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ful apparition, and awaking in agony, found himself sitting up in bed, with a pistol grasped in his right hand. On casting a fearful glance round the room, he discovered, by the moonlight, a corpse, dressed in a shroud, reared erect, against the wall, close by the window. With much difficulty, he summoned up resolution to approach the dismal object, the features of which, and the minutest parts of its funeral apparel, he perceived distinctly. He passed one hand over it;


phenomenon, I can give the following information to such of my readers as may be desirous of seeing it themselves. When the rising sun, and according to analogy the case will be the same at the setting sun, throws his rays over the Broken upon the body of a man standing opposite to fine light clouds floating around. or hovering past him, he needs only fix his eye steadfastly upon them, and in all probability, be will see the singular spectacle of his own shadow extending to the length of five or six hundred feet, at the distance of about two miles before him. This is one of the most agreeable phenomena, I ever had an opportunity of remarking on the great observations of Germany. Philosophical Magazine, vol. i. page 232.

felt nothing; and staggered back to the bed. After a long interval, and much

investigation, and at length discovered that the object of his terror was produced by the moon-beams, forming a long, bright image, through the broken window, on which his fancy, impressed by his dream, had pictured, with mischievous accuracy, the lineaments of a body prepared for interment. Powerful associations of terror, in this intance, had excited the recollected images with uncommon force and effect,

In another instance, related by an

deceived for several hours, by an apparition of a more specious kind. A croud was assembled in the streets of Florence,

earnestly beholding the image of an « angel, hovering in the sky, and expect

ing some miraculous consequences. He soon perceived, that the deception was

produced by a partial mist, which covered the dome of the church, and left the gilded figure of an angel, which surmounted the building, illuminated by the rays of the sun. Without the presence of a philosopher, this would have passed for a supernatural appearance.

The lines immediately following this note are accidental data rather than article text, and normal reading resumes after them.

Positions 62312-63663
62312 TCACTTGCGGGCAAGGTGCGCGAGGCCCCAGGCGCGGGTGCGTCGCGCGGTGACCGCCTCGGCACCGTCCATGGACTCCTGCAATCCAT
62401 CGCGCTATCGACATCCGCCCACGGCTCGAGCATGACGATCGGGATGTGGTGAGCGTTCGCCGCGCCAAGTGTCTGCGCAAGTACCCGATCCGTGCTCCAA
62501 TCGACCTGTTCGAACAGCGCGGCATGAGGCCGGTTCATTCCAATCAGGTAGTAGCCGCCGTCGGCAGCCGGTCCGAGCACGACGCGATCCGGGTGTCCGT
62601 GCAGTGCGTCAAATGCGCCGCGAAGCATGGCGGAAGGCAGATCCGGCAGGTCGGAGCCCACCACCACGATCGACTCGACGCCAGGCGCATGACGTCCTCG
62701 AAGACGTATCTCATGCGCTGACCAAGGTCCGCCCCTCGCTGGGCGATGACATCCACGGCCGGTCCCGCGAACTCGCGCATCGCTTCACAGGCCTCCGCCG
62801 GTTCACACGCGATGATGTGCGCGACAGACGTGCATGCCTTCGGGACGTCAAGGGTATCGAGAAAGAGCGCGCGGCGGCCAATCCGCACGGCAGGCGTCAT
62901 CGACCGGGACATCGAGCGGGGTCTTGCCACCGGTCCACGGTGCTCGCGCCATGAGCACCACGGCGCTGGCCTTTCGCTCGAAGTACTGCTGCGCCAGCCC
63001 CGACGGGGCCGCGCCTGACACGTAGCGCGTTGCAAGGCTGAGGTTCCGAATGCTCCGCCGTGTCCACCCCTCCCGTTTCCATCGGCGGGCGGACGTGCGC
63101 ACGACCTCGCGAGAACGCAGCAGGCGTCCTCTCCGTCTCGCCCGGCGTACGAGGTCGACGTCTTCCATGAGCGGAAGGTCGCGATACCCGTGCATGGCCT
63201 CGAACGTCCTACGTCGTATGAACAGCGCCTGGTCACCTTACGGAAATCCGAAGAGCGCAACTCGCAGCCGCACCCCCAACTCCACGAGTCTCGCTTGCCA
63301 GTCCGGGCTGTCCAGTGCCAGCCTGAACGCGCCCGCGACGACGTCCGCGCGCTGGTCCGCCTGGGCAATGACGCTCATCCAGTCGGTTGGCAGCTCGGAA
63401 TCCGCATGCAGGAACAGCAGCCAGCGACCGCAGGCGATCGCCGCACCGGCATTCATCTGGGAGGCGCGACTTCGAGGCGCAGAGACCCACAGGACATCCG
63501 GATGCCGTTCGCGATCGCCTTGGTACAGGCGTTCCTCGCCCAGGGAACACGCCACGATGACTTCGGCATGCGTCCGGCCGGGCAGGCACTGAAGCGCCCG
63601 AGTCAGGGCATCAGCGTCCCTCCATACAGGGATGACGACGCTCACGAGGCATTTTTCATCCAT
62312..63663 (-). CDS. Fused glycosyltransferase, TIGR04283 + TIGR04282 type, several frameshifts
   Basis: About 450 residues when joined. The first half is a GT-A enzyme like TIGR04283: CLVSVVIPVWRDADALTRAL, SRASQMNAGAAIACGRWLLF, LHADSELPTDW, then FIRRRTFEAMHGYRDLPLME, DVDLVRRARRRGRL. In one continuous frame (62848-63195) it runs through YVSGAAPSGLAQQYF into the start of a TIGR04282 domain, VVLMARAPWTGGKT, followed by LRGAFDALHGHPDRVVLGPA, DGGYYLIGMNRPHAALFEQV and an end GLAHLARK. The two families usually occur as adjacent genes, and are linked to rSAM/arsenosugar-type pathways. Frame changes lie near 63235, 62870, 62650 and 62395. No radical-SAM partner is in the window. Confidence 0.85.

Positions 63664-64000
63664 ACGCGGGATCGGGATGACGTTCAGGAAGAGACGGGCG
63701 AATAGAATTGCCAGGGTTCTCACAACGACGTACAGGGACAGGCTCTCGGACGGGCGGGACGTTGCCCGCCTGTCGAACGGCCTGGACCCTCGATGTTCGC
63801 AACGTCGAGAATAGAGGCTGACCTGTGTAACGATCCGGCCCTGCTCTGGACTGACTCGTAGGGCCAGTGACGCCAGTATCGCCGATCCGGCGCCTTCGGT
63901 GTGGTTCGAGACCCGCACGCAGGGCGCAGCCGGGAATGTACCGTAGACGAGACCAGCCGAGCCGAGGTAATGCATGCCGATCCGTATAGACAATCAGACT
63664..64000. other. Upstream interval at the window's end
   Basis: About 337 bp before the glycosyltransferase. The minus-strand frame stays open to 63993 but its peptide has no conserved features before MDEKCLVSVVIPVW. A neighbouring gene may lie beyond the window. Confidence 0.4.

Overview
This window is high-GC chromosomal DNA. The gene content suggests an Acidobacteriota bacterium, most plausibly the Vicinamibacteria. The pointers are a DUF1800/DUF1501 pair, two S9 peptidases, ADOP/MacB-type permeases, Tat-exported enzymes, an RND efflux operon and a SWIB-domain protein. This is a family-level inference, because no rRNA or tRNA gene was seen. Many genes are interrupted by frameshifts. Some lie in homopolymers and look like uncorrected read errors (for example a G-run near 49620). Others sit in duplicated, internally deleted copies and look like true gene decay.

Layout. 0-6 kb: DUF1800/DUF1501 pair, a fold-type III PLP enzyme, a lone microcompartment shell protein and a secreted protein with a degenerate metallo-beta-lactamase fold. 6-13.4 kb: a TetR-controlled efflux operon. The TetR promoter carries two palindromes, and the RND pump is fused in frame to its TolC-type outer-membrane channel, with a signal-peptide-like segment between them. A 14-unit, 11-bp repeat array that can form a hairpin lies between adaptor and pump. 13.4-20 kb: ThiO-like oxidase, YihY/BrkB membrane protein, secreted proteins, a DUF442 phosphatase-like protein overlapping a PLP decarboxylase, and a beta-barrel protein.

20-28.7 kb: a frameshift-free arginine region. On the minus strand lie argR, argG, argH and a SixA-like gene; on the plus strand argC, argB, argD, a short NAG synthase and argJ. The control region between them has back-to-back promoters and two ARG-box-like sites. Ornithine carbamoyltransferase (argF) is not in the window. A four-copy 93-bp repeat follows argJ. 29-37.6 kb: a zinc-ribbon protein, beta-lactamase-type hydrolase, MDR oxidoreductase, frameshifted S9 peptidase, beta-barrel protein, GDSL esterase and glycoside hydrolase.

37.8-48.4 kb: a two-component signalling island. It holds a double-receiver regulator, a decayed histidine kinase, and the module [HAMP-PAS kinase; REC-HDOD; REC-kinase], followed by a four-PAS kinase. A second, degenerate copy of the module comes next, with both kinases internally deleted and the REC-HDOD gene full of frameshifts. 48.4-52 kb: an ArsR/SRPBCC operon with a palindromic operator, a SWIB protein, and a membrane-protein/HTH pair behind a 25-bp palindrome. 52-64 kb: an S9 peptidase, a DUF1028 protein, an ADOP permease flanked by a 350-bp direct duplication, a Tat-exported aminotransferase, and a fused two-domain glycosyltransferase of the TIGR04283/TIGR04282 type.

| CHAP. II. A lawyer's argument for the eristence of witchcraft-Proofs of spectral impressions, from recollected perceptions New England witches - Carden-DonneJonsonThe maid of France and other visionaries.

In a compilation, on the duties of a Justice of Peace, published by Nelson, we meet with a proof of the existence of witchcraft, which the editor appears to have thought irrefragable, “It seems,” saith he, “ that there must formerly “ have been such a crime as witchcraft, “ because divers statutes have been made “ against it.” Were we to reason in the same manner, respecting demoniacal agency, in medical cases, proof could be brought, (particularly from the older German writers), that medicines have been administered, for the purpose of expelling the devil from human bodies, into which it was supposed that he had entered, and that many different reme. dies had been employed to this end.

Instead of resorting to any arguments of this nature, I shall now proceed to shew, that the forms of objects which have no external prototypes, are exhibited to the mind, in certain states of the brain.

§. II. In the course of my professional employment, I have frequently conversed with persons, who imagined that they saw demons, and heard them speak, This species of delusion admits of many gradations, and distinctions, exclusive of actual insanity.

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